Could be, Jayne. I've never seen it in a theater. I do understand that it isn't all sweetness and light, but I don't find that offputting in itself, on the contrary.

#9 sidwich

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Posted 08 January 2012 - 05:05 PM

Both of my favorites feature Barbara Stanwyck, Christmas in Connecticut and Remember the Night.

#10 Ed Waffle

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Posted 10 January 2012 - 09:32 PM

"Christmas in Connecticut" with Barbara Stanwyck, an actress I adore and "The Shop Around the Corner". When we celebrate Christmas with my sister and her family there will always be a showing of "The Dead", John Huston directing Angelica Huston.

#11 lmspear

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Posted 11 January 2012 - 03:49 AM

The Homecoming with Patricia Neal and all those red-headed Walton children.

And speaking of The Shop Around the Corner . . .
http://youtu.be/zhK4sGIVDSU

#12 sandik

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Posted 11 January 2012 - 09:19 AM

Imspear, you made my day -- what a treat!

#13 dirac

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Posted 11 January 2012 - 11:23 AM

"The Dead" couldn't hope to be as good as the original story but it was made with love and reverence for it and one respects that. I never thought of it as a Christmas movie but I think it's an excellent choice and will keep it in mind for next year - although it's important to read the story first.

#14 lmspear

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Posted 12 January 2012 - 05:18 AM

Imspear, you made my day -- what a treat!

:-D

#15 Kerry1968

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Posted 22 January 2012 - 12:49 PM

Definitely It's a Wonderful Life.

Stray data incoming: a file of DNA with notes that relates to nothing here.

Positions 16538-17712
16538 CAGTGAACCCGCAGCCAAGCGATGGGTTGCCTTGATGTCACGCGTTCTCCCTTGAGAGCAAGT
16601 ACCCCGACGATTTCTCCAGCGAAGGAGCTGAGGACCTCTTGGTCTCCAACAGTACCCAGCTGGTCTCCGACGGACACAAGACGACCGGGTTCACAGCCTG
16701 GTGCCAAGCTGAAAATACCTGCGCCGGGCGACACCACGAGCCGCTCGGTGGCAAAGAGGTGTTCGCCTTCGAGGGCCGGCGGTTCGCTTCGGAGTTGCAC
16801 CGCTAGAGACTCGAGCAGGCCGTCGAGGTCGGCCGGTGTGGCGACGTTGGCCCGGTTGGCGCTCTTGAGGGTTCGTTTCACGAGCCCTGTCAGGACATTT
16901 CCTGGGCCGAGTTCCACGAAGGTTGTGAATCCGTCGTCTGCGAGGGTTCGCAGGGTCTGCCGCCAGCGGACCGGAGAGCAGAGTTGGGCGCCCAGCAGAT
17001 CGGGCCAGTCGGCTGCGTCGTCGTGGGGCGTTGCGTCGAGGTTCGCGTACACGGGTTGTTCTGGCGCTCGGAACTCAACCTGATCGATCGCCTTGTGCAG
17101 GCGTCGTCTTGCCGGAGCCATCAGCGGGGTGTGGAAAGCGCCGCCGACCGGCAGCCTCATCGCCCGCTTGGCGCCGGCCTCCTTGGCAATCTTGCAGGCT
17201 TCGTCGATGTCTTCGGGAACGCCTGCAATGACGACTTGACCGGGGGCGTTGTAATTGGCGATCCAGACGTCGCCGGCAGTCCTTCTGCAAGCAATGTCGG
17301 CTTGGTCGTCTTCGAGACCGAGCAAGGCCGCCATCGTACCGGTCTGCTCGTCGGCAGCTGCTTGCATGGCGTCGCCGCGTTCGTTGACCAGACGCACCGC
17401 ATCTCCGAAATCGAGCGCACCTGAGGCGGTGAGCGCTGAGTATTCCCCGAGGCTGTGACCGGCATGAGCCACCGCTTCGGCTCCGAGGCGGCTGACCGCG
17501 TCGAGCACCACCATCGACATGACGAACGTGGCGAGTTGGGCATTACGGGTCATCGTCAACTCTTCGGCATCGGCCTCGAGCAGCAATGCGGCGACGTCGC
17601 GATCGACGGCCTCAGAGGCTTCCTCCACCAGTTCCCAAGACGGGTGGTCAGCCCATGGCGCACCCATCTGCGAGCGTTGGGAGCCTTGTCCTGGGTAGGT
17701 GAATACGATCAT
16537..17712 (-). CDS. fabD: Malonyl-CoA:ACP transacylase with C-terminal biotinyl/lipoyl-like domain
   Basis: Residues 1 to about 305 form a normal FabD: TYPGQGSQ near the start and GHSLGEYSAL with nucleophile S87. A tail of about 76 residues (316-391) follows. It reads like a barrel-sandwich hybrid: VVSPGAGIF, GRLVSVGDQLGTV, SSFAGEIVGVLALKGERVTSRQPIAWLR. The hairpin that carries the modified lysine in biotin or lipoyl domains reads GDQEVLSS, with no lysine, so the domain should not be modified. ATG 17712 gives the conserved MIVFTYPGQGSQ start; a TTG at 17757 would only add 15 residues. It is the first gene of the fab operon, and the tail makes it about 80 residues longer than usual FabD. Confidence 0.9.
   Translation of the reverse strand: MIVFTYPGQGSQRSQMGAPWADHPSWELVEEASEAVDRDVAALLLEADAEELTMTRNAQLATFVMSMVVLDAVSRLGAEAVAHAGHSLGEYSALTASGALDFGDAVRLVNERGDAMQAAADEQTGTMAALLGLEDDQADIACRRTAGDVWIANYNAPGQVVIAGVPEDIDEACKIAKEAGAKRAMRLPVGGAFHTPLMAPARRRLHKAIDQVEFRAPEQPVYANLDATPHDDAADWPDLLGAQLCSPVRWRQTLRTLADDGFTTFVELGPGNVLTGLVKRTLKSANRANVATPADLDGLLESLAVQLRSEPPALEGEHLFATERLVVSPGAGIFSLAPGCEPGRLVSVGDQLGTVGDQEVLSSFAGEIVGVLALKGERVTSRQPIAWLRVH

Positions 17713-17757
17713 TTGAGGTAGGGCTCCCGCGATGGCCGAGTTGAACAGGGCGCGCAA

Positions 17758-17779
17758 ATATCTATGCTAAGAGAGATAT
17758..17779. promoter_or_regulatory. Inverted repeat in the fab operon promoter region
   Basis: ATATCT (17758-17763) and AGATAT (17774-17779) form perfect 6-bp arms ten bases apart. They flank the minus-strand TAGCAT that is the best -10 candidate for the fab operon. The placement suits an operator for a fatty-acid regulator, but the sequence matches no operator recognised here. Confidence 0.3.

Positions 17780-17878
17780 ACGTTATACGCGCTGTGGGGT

The holiday ritual of watching the movie has probably robbed it of some of its force. The movie is not only darker than is generally supposed, but also very frank in its treatment of family relationships (e.g. sibling rivalry, the fraught relationship between father and son). And the movie is especially frank in its treatment of the intimate relationship between man and woman.

For instance, there's a wonderful moment in the film where George arrives at the Granville House the night of his honeymoon. It's raining, and George enters the threshhold of the house, where he is greeted by Mary, wearing an apron and fixing up dinner. There's a POV shot from George's perspective: the camera pans to an open door, through which George glimpses laid out on the bed his pajamas and Mary's nightgown. The scene would be remarkable enough if it stopped here, with its delicate promise of sex. But the scene doesn't fade to black immediately. The camera registers George and Mary's expressions: George's astonishment, and Mary's care and solicitude. To use a cliche, the scene isn't about sex so much as the emotions which go along w/ sex, and this makes the scene very intimate indeed.